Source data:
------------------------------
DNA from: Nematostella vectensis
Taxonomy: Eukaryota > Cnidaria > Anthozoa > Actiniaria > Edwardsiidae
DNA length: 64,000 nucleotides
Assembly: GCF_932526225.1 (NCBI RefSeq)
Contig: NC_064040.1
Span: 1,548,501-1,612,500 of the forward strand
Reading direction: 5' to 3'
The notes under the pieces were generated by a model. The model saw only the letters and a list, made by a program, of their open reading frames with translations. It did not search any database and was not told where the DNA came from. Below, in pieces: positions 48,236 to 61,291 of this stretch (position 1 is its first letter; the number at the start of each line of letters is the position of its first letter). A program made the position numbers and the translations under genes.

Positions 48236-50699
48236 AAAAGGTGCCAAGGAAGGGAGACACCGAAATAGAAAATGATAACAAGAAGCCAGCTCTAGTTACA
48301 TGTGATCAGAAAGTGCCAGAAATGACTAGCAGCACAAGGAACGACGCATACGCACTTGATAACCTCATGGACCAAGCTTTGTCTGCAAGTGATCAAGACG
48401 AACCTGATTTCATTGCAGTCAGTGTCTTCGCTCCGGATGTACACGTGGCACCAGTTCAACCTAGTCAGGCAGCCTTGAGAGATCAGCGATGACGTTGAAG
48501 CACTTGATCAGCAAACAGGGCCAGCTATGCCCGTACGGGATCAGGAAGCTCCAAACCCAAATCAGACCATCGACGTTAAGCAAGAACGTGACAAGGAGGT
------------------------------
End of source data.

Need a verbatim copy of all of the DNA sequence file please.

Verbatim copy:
DNA from: Nematostella vectensis
Taxonomy: Eukaryota > Cnidaria > Anthozoa > Actiniaria > Edwardsiidae
DNA length: 64,000 nucleotides
Assembly: GCF_932526225.1 (NCBI RefSeq)
Contig: NC_064040.1
Span: 1,548,501-1,612,500 of the forward strand
Reading direction: 5' to 3'
The notes under the pieces were generated by a model. The model saw only the letters and a list, made by a program, of their open reading frames with translations. It did not search any database and was not told where the DNA came from. Below, in pieces: positions 48,236 to 61,291 of this stretch (position 1 is its first letter; the number at the start of each line of letters is the position of its first letter). A program made the position numbers and the translations under genes.

Positions 48236-50699
48236 AAAAGGTGCCAAGGAAGGGAGACACCGAAATAGAAAATGATAACAAGAAGCCAGCTCTAGTTACA
48301 TGTGATCAGAAAGTGCCAGAAATGACTAGCAGCACAAGGAACGACGCATACGCACTTGATAACCTCATGGACCAAGCTTTGTCTGCAAGTGATCAAGACG
48401 AACCTGATTTCATTGCAGTCAGTGTCTTCGCTCCGGATGTACACGTGGCACCAGTTCAACCTAGTCAGGCAGCCTTGAGAGATCAGCGATGACGTTGAAG
48501 CACTTGATCAGCAAACAGGGCCAGCTATGCCCGTACGGGATCAGGAAGCTCCAAACCCAAATCAGACCATCGACGTTAAGCAAGAACGTGACAAGGAGGT